Especially since for 18-29 year olds you lose the well they set their bank account up 30 years ago when you did not need ID excuse :D
 

EagleKeeper

Discussion Club Moderator<br>Elite Member
Staff member
Oct 30, 2000
42,599
5
0
Is there anything else in the constitution that should be denied if it's not exercised or just someone's choice to vote?
300m people living in america

300M go hungry every day.

How many of those actually are starving or just have not eaten a meal.

Numbers can be twisted based on what the objective is.

A better test would be to count the number of people that have an ID this election that vote.

Then some decent baseline can exist; not just an estimate of how many people over 18 do not have an ID.

I can count 5 extended family members that can vote, but do not. One does not have a state issued ID.

Does this indicate that there could be 20% voter suppression in this sampling because the ID does not exist.

It shows that there is 5 people that choose not to vote that are eligible.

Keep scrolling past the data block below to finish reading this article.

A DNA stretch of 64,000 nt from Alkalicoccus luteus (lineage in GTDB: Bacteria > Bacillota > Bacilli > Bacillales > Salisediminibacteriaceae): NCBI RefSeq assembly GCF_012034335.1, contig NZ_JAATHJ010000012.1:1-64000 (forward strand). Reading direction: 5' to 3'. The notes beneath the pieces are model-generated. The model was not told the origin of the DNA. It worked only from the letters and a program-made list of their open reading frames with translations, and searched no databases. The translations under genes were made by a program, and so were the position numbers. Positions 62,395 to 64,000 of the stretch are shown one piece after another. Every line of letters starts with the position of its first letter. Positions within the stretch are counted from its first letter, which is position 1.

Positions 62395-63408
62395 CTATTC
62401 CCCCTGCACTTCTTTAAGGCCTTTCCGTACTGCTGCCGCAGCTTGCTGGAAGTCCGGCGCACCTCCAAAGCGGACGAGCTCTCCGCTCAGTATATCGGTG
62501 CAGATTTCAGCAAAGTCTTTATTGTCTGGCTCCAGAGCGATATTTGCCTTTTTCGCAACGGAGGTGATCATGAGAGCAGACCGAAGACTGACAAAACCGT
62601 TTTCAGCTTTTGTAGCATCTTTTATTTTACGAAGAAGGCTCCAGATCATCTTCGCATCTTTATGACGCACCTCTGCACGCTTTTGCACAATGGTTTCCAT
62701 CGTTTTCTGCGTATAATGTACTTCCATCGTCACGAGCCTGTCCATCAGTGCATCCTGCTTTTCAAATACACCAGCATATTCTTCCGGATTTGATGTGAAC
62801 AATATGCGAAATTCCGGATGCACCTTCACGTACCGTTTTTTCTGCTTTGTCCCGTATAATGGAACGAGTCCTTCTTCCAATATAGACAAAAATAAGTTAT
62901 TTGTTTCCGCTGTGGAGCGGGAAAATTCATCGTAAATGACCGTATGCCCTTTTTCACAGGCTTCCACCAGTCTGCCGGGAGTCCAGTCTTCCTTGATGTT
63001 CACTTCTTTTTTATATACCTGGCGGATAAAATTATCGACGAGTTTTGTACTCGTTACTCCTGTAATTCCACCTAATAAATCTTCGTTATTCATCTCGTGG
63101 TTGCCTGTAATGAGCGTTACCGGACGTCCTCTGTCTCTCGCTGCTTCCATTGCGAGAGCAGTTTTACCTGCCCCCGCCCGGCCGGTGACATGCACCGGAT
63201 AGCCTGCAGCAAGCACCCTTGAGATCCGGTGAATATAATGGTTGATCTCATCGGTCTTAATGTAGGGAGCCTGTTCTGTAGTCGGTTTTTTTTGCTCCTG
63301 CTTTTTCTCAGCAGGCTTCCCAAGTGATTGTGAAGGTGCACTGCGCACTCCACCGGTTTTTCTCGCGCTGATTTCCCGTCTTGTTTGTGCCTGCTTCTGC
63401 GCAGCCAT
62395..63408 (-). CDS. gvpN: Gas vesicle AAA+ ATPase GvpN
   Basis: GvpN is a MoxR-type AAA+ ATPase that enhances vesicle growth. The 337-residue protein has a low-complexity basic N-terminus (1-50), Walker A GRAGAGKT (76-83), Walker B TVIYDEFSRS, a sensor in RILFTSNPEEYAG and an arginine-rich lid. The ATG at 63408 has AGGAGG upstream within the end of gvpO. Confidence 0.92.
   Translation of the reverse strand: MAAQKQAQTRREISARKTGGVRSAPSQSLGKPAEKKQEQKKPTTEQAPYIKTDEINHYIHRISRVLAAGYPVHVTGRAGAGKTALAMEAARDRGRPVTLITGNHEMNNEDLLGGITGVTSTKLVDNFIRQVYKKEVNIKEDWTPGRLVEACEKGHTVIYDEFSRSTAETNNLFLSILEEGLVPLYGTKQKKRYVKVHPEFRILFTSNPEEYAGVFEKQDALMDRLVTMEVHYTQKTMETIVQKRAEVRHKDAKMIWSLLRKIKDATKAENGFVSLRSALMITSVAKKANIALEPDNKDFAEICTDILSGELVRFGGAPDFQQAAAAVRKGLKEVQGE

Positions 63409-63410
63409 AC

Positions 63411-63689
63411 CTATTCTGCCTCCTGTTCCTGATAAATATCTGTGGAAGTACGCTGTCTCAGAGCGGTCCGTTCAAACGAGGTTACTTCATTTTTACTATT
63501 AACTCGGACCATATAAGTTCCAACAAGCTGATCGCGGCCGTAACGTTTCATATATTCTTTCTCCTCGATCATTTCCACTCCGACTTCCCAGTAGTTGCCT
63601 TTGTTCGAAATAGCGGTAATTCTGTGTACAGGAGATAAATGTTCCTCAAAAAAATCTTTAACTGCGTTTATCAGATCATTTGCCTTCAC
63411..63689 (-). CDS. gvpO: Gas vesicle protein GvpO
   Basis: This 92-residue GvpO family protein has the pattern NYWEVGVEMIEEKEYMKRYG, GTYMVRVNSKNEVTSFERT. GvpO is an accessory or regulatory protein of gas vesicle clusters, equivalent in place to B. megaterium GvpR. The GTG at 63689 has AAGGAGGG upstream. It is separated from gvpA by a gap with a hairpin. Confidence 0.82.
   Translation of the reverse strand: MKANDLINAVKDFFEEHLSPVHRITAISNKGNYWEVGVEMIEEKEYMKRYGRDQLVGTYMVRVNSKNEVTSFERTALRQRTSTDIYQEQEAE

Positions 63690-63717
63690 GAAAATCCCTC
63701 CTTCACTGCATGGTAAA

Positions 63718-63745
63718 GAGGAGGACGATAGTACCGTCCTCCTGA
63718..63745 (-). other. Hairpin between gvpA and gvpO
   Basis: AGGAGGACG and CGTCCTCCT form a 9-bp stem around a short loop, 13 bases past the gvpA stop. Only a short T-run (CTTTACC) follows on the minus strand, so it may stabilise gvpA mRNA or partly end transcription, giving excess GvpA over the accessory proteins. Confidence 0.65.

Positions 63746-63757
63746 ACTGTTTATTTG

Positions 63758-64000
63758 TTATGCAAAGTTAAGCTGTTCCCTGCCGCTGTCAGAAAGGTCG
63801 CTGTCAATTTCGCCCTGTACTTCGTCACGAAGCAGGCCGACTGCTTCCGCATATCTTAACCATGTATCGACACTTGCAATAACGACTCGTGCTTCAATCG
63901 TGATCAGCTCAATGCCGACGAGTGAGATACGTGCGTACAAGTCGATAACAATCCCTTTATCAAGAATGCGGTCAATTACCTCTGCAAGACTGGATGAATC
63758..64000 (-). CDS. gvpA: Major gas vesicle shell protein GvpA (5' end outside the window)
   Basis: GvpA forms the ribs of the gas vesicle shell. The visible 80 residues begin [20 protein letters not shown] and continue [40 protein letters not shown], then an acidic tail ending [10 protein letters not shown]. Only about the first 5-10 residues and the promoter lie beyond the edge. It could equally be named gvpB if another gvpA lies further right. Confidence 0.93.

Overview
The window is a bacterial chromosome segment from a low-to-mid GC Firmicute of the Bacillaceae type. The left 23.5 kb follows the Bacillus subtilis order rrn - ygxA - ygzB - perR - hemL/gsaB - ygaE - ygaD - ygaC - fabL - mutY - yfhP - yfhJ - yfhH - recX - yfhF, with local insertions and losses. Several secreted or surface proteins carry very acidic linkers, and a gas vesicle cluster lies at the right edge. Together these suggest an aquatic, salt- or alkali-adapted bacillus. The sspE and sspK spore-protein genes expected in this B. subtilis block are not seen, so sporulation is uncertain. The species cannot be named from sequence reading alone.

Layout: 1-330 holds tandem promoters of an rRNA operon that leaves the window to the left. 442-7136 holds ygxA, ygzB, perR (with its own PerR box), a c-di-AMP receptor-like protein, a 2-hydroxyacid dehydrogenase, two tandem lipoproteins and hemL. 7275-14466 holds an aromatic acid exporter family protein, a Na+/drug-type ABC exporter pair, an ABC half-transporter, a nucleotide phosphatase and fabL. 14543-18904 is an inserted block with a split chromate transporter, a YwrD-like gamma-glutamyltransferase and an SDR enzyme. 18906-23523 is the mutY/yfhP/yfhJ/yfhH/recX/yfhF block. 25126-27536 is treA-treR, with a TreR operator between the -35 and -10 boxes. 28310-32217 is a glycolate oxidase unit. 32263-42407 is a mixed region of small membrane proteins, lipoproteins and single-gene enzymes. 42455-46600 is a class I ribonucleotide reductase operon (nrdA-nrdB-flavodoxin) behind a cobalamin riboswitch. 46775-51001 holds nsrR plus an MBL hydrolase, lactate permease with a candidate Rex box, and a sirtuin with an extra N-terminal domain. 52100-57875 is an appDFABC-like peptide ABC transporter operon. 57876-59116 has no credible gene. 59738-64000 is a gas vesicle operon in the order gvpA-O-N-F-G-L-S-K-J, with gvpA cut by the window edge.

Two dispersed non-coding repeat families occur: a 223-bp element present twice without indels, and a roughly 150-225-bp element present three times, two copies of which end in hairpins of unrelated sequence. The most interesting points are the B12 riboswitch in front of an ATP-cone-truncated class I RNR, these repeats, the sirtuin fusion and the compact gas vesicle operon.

there is actually 0% suppression because the one that does not have an ID chooses to not vote anyhow.

But both numbers are correct - it all depends on what the intended outcome of the #s are.
 

dank69

Lifer
Oct 6, 2009
26,209
6,267
136
Seems like we might need to look at what the hindrance is in actually getting an ID.. The bigger issue here might be why so many citizens don't have one.

Voting laws aside, how can you begin to expect to participate in modern society (in any western country) without one. You need it for literally everything else BUT voting.

...
I agree. I think we should make a law that all people should have to carry ID on them at all times or be thrown in jail. Or over the border if they aren't white.
 

charrison

Lifer
Oct 13, 1999
17,033
1
81
And in a competing study, those without an ID are well under 1% of the population.